- Which uses Guix modules to allow the module contributor to
      generate a “potluck package“ — a simplified guix package.
    - Which can also "install" a repository containing a “potluck
      package“ in a potluck server.

* Server side

  - A guile server which can be passed a reference to a repository
    containing a “potluck package“.

  - It tries to build this package

  - Then adds it to a local ”source” repository: a giant git
    repository of user contributed ”potluck packages”

  - Then transforms the package into a ”guix package”, which is then
    added into a giant git repository of compiled ”potluck packages”:
    a repository of ”guix packages”.

* How it can be used

 There are two user roles

* The module producer

  - The person who wishes to contribute a module to the potluck

  - They use the potluck subcommand to generate and upload a potluck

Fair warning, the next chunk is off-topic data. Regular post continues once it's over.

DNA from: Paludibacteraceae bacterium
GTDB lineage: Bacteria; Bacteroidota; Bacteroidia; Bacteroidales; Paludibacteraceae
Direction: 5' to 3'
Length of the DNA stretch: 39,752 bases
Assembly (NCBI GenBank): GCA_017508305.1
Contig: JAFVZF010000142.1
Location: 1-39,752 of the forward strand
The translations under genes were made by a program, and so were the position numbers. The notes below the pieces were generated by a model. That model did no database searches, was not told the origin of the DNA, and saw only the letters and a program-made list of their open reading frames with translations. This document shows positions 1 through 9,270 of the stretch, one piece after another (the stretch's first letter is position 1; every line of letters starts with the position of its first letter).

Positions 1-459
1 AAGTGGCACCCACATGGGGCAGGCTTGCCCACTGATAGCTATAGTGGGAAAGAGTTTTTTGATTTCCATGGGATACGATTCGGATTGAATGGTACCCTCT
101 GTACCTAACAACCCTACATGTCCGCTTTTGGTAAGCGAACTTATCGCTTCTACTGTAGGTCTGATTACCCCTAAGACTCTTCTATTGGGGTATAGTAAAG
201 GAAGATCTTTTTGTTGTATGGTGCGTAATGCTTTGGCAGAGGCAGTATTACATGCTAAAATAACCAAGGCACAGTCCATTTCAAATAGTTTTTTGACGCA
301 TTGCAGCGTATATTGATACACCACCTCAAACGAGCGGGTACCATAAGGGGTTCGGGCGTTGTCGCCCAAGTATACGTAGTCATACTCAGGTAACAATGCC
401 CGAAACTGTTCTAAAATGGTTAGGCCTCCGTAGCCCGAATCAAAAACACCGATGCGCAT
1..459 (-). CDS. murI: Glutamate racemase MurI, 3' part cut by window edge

* The module user

  - The person who wishes to use packages that were submitted to the
    potluck repository.

  - They clone the potluck guix package repository inside a directory
    made accessible to Guix using GUIX_PACKAGE_PATH.

  - They use the normal guix commands to install any packages from
    the potluck repository.

* How can this benefit Guile [some background!]

 Guile has historically not had an effective way of distributing user
 contributed code.

 Previous attempts have revolved around:
 - Guile-Lib
 - Guile-Core
 - Dorodango/Guildhall

 The first doesn't scale, the second would accept only very high
 quality code.  The third never took off.

* Guix' impact on Guile

 Guix has caused the Guile community to grow.  I would argue that we
 have more Guile packages in Guix than in any previous attempt at
 providing a Guile package manager.

 How do we: